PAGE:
The short film, The Architecture of Reassurance, is the directorial debut of Mike Mills who went on to direct Thumbsucker.  The film is from 1999. In 1998, there was a book that came out about how Disneyland affects the American lifestyle by the same title.  I don’t know if there is a connection, or not, but the themes are the same – how does popular culture shape our lives?

Mike Mills said of suburbia, “I really had this confusion where I thought because everything was so integrated design-wise, everybody who lives there must be integrated, they must all have the same kinds of feelings.”  He thought this should have made suburbia the happiest place on earth.  Of course, that isn’t the reality and he presents this realization through Alice who descends into the madness of suburbia from her modern home on the hill just as Lewis Carroll’s Alice descends into the madness of Wonderland.

Interspersed throughout the film are interviews with actual homeowners and their teens of the houses he used for the film. All of the homes look similar, including the interiors. It slowly dawns on Alice that she is not welcomed in Suburbia because she just doesn’t quite fit in.  At the beginning of the film, Alice tells her mother she’s going out and her mother tells her that if she sees any strangers, to tell them she said hello. I thought that was hilarious given the stranger danger we who grew up in the burbs have been brainwashed with for years on end. (Some of my friends will barely let their kids play on the streets!)

Ali Zaoua, Prince of the Streets (2000)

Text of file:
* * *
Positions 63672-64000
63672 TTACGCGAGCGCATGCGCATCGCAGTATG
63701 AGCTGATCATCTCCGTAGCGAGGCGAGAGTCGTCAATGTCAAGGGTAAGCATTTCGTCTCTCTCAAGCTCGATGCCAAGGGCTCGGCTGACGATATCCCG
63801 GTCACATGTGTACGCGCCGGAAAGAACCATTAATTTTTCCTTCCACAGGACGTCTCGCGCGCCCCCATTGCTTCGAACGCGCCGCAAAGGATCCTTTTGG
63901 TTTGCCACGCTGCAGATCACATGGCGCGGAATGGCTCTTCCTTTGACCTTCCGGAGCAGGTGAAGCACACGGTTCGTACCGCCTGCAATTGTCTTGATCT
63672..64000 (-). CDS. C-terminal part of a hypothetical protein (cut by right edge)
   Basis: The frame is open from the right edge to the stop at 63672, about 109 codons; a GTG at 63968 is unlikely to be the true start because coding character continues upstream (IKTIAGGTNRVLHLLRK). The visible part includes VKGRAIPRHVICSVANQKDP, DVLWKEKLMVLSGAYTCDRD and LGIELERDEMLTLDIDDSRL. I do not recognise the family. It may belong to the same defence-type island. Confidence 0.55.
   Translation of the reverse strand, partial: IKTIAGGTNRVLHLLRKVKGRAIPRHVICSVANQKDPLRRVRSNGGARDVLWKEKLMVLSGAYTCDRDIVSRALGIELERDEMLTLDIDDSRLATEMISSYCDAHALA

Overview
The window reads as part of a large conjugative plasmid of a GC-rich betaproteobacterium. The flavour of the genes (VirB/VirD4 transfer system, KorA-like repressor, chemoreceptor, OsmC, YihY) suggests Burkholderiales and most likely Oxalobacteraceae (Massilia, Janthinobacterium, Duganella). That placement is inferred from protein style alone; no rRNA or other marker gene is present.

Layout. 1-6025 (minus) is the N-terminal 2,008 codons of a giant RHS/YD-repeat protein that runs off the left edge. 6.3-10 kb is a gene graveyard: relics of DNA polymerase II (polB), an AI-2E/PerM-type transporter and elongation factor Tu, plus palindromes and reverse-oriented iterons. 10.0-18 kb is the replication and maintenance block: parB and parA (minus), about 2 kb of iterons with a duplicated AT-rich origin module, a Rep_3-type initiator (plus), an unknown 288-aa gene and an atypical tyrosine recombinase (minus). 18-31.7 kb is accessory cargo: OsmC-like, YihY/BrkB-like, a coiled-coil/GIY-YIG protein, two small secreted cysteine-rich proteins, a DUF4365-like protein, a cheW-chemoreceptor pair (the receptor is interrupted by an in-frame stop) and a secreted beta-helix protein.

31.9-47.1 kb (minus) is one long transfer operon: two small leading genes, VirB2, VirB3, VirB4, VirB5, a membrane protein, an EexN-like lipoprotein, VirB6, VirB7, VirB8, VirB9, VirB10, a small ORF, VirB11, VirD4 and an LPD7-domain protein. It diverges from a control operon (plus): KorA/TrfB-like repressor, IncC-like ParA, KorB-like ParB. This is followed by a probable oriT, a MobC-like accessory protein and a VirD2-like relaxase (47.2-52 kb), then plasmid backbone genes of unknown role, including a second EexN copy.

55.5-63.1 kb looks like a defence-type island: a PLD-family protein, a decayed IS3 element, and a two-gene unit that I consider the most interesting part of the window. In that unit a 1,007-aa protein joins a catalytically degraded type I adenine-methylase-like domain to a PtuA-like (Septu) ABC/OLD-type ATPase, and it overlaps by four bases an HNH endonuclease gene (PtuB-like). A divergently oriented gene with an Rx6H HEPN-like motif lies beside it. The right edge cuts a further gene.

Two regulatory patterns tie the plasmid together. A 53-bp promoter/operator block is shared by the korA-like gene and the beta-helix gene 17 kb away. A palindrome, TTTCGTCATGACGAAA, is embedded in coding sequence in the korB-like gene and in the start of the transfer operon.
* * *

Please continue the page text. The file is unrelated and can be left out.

Ali Zaoua, Prince of the Streets is captivating. It takes place in modern day Casablanca, Morocco and focuses on the lives of street kids, many whom are actually played by legitimate, homeless street kids!

The street kids are all part of a gang that is ruthlessly ruled by an older street kid who apparently has a habit of raping them and cutting their faces. Four of the kids decide they want out of the gang and leave, but one of them, a boy who dreams of becoming a sailor and getting he and his prostitute mother out of the city, is killed when gang members throw a stone at him. The other three boys dream of burying him like a prince and the remainder of the movie is about their attempt to do so.

I think what captivated me most about this film is the stark difference between the dignity of the dreamers and the ugliness of the street kids whose motto is, “Life is a pile of shit.” If you genuinely believe life is a pile of shit, what reason do you have to treat one another with dignity?  But those with imagination are better able to recognize the dignity inherent in all of life, even if the reality of their lives is extremely harsh.

This could have been an extremely depressing movie because it deals with a harsh reality most of us barely know exists!  But Nabil Ayouch handles the subject with sensitivity and compassion.

Eldorado (2008)

This months Filmovement film, Eldorado, is from Belgium. Bouli Lanners directed the film, wrote the screen play and plays the main character, Yvan. Can’t quite put this up there with my favorite Filmovement films, but it’s quite good.

The two main characters, Yvan and Elie, are unlikely traveling companions but Yvan has his reasons for being kind to Elie and the two set off on a trip through absolutely gorgeous territory.  They meet up with all kinds of bizarre people along the way like a nudist camper and a psychic. The psychic’s words keep coming back to me. He told Yvan that he would dig a grave with his bare hands and that he needed to walk on the rest of the graves. I guess sometimes things just need to be buried. But it’s so sad when what needs to be buried is still alive!

Eldorado is a compassionate, heart wrenching, thought provoking and well-acted film.  Definitely worth watching!